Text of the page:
Reader Poll: What kind of posts to include in the main blog roll?

Reader Poll: What kind of posts to include in the main blog roll?

I’ve been tinkering with the way I’ve been writing, trying to maintain balance between “keeping track of my thoughts” and “posts that are still accessible to a general audience”. My assumption is that some posts appeal to some people, and they are OK with just ignoring the ones that aren’t interesting. This is not the way to build audience, but then again making big numbers has never been my focus. I write to think, basically, and if what I write is useful to just a handful of people I am content with that.

That said, I really don’t know what readers are interested in, and it just occurred to me that I could just ASK. This is kind of a new thing for me; I get really uncomfortable with it, assuming that asking is unwelcome or not socially acceptable. I might get this from my late mother. It’s something I should get over, I think.

Here’s my question:

How can I write about varied topics in a way that is not inconvenient for readers?

Followup questions:

What mix of topics have you found most appealing?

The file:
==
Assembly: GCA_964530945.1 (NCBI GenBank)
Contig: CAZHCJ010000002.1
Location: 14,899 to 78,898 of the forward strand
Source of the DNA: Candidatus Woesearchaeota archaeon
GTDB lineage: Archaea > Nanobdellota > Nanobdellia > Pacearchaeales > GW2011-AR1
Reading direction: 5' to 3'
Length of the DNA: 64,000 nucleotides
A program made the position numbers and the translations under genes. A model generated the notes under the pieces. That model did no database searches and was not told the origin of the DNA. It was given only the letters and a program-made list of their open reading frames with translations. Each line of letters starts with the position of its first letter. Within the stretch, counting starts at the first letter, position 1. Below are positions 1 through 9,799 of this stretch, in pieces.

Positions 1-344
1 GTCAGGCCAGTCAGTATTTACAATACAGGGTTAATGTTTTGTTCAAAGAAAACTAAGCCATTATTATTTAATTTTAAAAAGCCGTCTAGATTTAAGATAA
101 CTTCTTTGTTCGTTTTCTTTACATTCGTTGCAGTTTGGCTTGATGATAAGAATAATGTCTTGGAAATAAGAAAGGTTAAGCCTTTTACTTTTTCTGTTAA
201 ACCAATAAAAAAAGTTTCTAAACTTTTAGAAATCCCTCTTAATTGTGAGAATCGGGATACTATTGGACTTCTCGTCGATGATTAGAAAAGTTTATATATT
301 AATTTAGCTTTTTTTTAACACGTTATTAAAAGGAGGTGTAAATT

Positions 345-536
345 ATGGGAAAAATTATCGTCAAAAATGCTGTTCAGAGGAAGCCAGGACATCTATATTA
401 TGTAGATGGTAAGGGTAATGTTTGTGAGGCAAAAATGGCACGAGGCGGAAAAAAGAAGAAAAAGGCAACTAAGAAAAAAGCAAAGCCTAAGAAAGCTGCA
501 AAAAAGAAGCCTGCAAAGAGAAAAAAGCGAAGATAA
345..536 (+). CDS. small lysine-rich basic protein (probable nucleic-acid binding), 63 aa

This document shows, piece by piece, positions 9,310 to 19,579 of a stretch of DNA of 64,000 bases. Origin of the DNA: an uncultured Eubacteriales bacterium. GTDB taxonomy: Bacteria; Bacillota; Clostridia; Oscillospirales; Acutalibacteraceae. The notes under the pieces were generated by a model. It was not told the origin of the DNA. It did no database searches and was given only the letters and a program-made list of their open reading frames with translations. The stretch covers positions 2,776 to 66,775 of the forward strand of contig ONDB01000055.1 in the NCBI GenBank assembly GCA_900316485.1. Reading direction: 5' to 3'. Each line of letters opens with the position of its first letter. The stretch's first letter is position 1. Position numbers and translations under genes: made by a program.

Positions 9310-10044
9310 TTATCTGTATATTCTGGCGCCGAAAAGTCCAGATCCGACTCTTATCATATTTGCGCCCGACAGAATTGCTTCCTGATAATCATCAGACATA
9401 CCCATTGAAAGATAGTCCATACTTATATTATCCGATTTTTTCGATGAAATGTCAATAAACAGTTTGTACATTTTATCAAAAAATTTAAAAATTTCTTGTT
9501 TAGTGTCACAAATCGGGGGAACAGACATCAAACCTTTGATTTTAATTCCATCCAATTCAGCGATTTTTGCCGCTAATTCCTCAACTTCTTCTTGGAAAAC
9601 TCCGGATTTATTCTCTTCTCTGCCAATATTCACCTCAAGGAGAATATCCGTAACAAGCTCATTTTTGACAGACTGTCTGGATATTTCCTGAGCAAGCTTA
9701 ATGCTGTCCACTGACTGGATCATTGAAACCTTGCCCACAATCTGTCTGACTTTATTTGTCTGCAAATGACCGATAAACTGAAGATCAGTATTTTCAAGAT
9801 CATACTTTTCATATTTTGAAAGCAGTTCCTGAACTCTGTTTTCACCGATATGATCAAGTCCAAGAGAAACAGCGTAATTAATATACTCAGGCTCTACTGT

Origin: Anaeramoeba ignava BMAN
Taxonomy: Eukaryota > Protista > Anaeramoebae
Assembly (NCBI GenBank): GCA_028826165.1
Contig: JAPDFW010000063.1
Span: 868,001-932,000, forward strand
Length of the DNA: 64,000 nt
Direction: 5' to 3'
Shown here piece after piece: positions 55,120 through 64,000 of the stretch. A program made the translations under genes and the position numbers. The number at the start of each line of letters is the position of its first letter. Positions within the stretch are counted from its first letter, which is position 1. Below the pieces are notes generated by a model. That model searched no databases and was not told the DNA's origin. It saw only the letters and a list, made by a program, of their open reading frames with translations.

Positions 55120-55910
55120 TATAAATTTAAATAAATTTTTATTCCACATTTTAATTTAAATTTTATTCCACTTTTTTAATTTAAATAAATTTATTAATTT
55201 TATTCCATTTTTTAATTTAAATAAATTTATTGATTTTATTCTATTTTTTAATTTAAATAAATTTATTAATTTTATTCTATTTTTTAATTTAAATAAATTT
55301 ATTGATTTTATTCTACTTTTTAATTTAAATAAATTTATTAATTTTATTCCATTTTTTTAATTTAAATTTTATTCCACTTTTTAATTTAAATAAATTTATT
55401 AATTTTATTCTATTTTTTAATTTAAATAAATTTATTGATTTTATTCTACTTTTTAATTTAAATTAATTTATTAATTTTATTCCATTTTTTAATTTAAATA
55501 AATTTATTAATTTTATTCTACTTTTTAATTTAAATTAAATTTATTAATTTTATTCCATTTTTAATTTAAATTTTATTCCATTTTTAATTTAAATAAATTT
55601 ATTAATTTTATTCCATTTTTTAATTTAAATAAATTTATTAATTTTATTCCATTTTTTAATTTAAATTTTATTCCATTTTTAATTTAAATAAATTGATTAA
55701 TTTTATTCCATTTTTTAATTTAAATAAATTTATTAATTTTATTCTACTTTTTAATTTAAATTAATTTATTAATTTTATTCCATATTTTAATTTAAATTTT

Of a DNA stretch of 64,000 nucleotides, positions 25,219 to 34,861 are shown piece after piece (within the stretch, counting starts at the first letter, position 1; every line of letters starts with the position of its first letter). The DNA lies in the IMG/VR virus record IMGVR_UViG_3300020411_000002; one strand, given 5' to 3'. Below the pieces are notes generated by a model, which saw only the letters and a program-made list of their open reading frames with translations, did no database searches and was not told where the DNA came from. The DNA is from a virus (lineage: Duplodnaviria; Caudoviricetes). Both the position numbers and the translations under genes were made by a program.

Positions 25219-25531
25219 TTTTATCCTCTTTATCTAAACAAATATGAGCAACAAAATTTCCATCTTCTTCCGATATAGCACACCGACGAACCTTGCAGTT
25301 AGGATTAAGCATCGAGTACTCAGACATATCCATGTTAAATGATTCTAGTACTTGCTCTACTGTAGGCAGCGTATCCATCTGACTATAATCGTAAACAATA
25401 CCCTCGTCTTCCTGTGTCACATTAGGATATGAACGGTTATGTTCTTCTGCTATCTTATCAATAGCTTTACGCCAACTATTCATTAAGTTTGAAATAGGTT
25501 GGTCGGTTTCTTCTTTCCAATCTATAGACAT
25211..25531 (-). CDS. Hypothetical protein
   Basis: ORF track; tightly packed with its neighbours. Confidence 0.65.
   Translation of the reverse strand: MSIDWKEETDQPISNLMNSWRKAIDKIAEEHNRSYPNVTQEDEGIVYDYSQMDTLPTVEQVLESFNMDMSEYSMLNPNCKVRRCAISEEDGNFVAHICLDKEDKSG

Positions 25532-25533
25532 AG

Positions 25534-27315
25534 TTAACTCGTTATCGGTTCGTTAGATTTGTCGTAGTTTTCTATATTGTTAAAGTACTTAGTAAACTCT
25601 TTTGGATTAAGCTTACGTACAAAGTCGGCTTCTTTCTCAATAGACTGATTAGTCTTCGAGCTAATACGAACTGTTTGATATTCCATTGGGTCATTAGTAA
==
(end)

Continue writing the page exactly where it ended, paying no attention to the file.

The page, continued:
Does the feed / blog page need any reorganization so you can more quickly find the topics you are interested in?

There are off-limit suggestions. Please reply in the comments below, and I’ll try adjusting my mix of articles to better-fit those preferences for a while to see what it’s like! This website has been a mess for a long time, and I want to fix it.



  1. Katie 9 years ago

    I guess I fall into the category you mention in the first paragraph. I subscribe to your rss feed, and just skip or skim the ones that don’t interest me. This doesn’t bother me at all.

  2. Wes 9 years ago

    Keep doing what your doing…

  3. y0mbo 9 years ago

    I just wrote my own blog post about personal branding, and like you, I ended up with more questions than answers. Asking your audience is a good call.

    I read your posts because of the unique perspective you offer. You aren’t afraid to iterate in public and that is very inspiring. I don’t think your blog would be yours if you took out the “thinking out loud” parts. It is in the thinking posts that the nuggets of genius are discovered. I can’t give you a pattern for how I glean ideas out of your posts unfortunately.

    One thought: If you want to parse out your thoughts for other people, maybe you could use a sidebar or section at the bottom of a post to list out what you see as actionable items anyone can use.